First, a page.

What’s New: Recent Changes to Washington’s Power of Attorney Act

By July 19, 2016 March 4th, 2020 No Comments

Mark Moz on FlickrLast month, I attended a presentation at the Washington State Bar Association’s Real Property, Probate and Trust Midyear Conference by University of Washington law school professor Karen Boxx summarizing the changes to Washington law governing durable powers of attorney recently passed by our state’s legislature which will become effective in January 2017.

At its most basic, a General Durable Power of Attorney is a document that gives another person (the “Attorney-in-Fact”) authority to act on behalf of the person signing the document (the “Principal”). At last month’s presentation, I learned a bit more about the history of durable powers of attorney. For example, historically, durable powers of attorney became ineffective upon a principal’s incapacity. In the 1970s, Washington’s legislature passed a law creating General Durable Powers of Attorney, allowing the power of attorney to remain effective following the principal’s incapacity (that’s the durable part).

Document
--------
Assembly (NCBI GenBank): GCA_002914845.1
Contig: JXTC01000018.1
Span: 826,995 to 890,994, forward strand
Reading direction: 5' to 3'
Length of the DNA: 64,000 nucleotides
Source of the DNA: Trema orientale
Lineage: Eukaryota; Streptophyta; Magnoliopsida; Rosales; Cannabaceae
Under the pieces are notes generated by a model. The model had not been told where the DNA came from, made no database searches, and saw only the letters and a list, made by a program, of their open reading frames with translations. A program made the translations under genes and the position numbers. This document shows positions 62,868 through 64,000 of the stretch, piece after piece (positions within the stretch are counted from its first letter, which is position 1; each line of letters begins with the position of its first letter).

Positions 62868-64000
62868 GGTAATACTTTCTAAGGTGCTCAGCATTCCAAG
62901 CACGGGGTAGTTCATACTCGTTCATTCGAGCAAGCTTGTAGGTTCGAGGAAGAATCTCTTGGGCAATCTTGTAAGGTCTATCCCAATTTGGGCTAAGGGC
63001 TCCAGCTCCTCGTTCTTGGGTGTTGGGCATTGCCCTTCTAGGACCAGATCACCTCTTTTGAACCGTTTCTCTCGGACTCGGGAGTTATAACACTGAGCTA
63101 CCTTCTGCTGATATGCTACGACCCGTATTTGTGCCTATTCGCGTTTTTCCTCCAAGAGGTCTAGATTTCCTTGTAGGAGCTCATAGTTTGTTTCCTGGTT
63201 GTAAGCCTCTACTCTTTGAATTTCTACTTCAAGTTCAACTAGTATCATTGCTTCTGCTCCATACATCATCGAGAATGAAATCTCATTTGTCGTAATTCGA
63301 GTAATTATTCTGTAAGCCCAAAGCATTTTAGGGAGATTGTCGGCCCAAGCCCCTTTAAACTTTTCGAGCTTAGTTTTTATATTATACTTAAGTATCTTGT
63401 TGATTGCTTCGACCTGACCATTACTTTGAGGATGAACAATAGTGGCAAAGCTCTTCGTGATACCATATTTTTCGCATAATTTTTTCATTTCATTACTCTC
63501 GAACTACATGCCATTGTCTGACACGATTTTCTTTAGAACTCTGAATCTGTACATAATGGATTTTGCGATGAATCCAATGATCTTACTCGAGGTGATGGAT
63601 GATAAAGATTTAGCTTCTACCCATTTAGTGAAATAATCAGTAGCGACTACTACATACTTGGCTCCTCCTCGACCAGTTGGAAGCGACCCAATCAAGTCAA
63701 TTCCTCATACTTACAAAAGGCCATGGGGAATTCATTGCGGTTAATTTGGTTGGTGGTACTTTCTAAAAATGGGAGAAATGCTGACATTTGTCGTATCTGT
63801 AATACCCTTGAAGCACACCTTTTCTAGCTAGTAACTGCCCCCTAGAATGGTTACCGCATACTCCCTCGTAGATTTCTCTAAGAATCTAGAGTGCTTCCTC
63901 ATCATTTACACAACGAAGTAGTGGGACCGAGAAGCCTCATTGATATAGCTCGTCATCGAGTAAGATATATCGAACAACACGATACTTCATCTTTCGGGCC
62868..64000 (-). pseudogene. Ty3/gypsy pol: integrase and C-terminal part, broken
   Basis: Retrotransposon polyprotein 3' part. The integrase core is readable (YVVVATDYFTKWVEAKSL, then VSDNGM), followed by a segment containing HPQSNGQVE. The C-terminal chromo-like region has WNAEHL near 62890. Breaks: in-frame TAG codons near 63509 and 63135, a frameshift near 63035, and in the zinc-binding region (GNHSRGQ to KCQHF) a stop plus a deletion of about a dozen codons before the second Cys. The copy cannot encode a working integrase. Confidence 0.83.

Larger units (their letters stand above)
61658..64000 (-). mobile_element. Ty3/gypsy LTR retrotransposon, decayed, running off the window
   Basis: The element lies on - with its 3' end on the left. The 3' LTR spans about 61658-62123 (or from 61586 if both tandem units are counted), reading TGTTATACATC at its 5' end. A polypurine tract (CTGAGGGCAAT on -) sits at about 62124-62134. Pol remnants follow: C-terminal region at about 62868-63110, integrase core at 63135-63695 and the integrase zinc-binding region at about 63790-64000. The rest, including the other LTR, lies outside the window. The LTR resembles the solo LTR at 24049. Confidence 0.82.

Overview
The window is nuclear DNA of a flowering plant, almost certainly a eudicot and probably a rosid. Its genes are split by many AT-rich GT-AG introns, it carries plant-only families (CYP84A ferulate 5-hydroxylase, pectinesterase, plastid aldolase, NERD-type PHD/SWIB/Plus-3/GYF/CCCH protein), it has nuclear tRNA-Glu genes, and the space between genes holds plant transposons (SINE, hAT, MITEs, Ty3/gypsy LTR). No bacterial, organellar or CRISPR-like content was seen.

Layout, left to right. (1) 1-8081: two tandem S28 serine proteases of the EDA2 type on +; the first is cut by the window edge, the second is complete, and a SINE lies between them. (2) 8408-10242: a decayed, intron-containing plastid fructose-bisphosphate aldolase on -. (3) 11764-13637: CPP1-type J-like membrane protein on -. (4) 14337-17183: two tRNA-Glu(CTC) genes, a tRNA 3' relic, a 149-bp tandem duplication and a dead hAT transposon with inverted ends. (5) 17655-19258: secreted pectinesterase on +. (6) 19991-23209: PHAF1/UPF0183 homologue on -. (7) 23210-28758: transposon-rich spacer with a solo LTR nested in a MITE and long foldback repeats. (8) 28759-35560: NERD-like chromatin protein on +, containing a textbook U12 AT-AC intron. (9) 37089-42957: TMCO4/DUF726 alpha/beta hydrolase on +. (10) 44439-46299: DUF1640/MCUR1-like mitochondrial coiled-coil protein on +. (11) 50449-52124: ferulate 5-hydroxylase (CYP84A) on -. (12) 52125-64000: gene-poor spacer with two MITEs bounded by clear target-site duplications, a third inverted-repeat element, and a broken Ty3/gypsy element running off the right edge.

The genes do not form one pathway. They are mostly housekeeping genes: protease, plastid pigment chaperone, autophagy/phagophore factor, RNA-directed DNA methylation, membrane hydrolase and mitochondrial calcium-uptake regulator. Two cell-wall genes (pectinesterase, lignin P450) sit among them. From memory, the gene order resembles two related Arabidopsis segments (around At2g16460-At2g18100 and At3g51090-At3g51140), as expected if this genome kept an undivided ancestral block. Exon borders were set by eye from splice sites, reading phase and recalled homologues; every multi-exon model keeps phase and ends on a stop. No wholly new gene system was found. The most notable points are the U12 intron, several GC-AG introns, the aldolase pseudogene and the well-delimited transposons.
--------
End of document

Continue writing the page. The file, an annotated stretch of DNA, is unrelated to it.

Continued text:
Lawmakers enacted the recent changes to Washington’s Power of Attorney Act to make our state’s laws governing powers of attorney consistent with those of other states. Indeed, the new act is to be known as the “uniform power of attorney act.” Existing powers of attorney documents will remain effective under the new law. However, the new law includes some important changes. Here are just a few:

  • Additional signing formalities are required to execute a power of attorney: General Durable Powers of attorney are now required to be signed in the presence of a notary or two competent witnesses.
  • A power of attorney now automatically terminates upon filing for dissolution from a spouse or a registered domestic partner, rather than defaulting to termination upon entry of an order of dissolution, as under the prior power of attorney act.
  • An attorney-in-fact’s fiduciary duties are now stated explicitly in the statute.
  • The scope of financial and real property matters over which an attorney-in-fact may be granted general authority are expanded.
  • Changes to powers that require specific authorization, such as gifting and estate planning authority.

Wondering whether your General Durable Power of Attorney needs updating? We’re happy to discuss!

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This post is for informational purposes and does not contain or convey legal advice. The information herein should not be used or relied upon in regard to any particular facts or circumstances without first consulting with an attorney.

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